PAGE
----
Honey bees are millions of years old, our hunter gatherer ancestors did not keep bees, they hunted bees for their honey in tree cavities and rock faces high up in nature.  Bee hunting began to be superseded by beekeeping some 10,000 years ago, when people started farming and domesticating plants and animals. 


Tom Seeley’s fascinating research in his book, Following the Wild Bees, shows the difference between bees as nature intended (unmanaged colonies) to commercial beekeeping (managed hives). Read More

So, the domestication of the bees, taken them from their natural environment to man made homes, combined with the rise of industrial farming practices, use of chemicals and the removal of their natural habitat (the trees), has led to the bees health being in a critical condition.​ In response to this situation, a global movement has risen to protect the wild honey bee. One part of this is giving the honey bees homes that supports natural behaviour, from this we have been producing log hives. We have utilised timber from trees that have come to the end of their life because of wind fall or disease. To date we have placed twenty hives in England and Portugal. 

Log hive rewilding.JPG


  • The shape of a hollowed-out log closely replicates a natural tree cavity. This means the bees make their comb to suit them.

  • The walls of a log hive are much thicker than is found in most commercial bee hives, providing greater insulation. The bees then expend much less energy cooling their home in summer and warming it winter and can focus on their health rather than survival.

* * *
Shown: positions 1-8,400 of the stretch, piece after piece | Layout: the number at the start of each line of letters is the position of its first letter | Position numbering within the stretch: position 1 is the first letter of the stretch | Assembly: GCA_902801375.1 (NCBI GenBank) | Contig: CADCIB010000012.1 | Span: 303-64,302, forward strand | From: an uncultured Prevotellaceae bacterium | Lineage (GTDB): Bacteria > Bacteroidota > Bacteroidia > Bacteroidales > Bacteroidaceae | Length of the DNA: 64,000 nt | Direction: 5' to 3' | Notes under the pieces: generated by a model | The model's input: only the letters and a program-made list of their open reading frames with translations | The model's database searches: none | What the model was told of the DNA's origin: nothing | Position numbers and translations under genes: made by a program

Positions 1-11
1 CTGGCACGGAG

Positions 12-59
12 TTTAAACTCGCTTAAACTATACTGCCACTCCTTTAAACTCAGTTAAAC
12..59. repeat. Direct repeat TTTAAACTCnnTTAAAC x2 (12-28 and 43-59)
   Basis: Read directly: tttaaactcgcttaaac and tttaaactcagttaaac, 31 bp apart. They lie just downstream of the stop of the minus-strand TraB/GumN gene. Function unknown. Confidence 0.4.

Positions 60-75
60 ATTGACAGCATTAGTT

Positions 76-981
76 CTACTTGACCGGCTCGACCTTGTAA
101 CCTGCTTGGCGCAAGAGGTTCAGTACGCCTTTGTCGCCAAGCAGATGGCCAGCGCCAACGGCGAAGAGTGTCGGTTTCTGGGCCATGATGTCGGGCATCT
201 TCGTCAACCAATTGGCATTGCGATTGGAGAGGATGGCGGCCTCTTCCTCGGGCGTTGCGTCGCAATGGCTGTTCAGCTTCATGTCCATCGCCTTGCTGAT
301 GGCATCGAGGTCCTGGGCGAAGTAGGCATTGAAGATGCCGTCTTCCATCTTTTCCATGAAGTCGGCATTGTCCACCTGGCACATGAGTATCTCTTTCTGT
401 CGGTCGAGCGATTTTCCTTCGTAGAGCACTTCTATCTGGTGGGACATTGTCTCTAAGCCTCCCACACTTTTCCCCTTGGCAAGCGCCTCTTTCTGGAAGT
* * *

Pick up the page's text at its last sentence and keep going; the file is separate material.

• Log hives are elevated on long legs. By being higher up the bees are kept out of the cold damp air at ground level where conventional hives exist.

  • Bees are left to develop without continual human intervention and manipulation. These allows their own intelligence to lead them back to health. 

We are still able to check the hives to monitor disease and bee health. 

When Bees are provided with these regenerative habitats and hives treated as nature intended, colonies have shown dramatic improvement in health and a significant drop in disease. Our own human involvement with the bees can then be focused on tree planting and species diversification for increased forage. Our vision is around the world bee-centred habitats spread one valley, one village, one town, one region at a time and ultimately millions of colonies return to the trees. 


We are currently exploring the next phase of homes for the bees, experimenting with different production methods and materials. You can sign up for our newsletter from the home page, where we will be sharing more.